At 45 years old, the 1973 Chateau Montrose  La Charmolue from Saint-Estephe cost under $14 back then, had 13% alcohol, and scored a delightful 17 points on the 20-point Dionysian scale.  There’s something about chilly autumn days that call for older Bordeaux.  Montrose is a Second Growth Grand Cru from the 1855 Classification.

The bottle says 73 Cl instead of 75CL or even 750 ML as used today. Centiliters (CL) was an insider hint saying the wine “Can’t Last”, but they were wrong this time.   Even though 1973 was not as good as the 70’s or 78’s, the wines hold up well from Saint-Estephe when you have more tannic vintages.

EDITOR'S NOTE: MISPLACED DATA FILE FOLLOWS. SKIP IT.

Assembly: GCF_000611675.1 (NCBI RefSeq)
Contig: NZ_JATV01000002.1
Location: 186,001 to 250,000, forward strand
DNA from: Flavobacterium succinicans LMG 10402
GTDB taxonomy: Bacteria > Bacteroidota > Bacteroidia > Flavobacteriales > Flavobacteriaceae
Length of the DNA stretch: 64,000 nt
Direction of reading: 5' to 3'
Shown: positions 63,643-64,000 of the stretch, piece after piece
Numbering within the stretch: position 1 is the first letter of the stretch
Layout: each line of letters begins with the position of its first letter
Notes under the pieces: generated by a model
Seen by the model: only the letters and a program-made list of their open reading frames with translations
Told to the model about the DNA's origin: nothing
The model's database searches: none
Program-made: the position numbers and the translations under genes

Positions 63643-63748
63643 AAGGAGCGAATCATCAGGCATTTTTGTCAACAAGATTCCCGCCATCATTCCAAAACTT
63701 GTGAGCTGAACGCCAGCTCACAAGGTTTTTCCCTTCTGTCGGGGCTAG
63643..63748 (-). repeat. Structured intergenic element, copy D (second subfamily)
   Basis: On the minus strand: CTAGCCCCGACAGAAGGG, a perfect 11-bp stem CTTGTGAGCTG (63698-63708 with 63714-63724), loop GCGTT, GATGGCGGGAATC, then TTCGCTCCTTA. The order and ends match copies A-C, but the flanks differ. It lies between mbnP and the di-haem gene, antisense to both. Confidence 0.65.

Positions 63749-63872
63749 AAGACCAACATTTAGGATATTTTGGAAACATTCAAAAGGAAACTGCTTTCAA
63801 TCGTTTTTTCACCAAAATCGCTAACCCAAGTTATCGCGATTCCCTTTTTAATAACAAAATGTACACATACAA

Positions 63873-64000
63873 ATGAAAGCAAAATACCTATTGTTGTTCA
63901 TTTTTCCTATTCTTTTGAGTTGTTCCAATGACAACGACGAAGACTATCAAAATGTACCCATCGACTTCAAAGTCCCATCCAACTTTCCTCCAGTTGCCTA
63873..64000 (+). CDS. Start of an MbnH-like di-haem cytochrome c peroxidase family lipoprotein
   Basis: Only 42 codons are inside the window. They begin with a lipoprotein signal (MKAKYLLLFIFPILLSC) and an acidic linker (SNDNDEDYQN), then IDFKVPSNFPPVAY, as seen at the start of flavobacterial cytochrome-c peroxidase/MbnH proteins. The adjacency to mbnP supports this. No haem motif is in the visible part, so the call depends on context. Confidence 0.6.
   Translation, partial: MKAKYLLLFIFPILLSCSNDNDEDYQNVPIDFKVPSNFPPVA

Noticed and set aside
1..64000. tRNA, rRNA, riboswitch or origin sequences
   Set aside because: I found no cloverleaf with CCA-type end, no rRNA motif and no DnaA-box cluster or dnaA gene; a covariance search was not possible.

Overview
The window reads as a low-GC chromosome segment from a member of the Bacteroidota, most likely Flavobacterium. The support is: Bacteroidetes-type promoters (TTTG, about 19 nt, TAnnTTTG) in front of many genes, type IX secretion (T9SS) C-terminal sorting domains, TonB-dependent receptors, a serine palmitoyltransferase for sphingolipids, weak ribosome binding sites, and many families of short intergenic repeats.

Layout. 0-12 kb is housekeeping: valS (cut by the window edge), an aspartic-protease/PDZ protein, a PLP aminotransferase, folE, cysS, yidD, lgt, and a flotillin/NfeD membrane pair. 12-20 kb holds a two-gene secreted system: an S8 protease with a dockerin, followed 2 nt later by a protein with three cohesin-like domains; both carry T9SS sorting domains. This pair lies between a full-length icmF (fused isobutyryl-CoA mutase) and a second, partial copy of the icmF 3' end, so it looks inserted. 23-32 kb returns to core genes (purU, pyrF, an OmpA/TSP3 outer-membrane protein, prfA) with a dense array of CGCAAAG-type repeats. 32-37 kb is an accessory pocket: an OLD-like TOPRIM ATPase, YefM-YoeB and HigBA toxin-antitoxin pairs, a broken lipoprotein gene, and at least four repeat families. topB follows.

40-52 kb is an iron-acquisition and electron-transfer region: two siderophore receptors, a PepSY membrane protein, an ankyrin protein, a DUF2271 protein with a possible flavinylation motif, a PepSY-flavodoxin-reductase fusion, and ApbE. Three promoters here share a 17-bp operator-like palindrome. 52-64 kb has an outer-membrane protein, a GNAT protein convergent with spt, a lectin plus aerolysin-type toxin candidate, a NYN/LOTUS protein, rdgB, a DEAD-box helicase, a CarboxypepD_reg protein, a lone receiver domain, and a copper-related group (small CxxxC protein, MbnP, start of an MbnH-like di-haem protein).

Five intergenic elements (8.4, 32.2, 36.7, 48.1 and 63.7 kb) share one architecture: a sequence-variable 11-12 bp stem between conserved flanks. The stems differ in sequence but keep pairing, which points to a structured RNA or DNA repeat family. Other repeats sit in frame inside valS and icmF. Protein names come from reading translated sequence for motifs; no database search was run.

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With lots of Cabernet Sauvignon, some Merlot, Cab Franc and Petit Verdot to darken it, the wine was holding well, and could go another decade now that it’s peaked.

With cigar box and leather aromas, the wine was meant for red meat. After decanting, some black fruit notes rose with the forest floor aromas. It was delightful to see how well it held its color. Lay some wines down for your future drinking.  In Vino Veritas.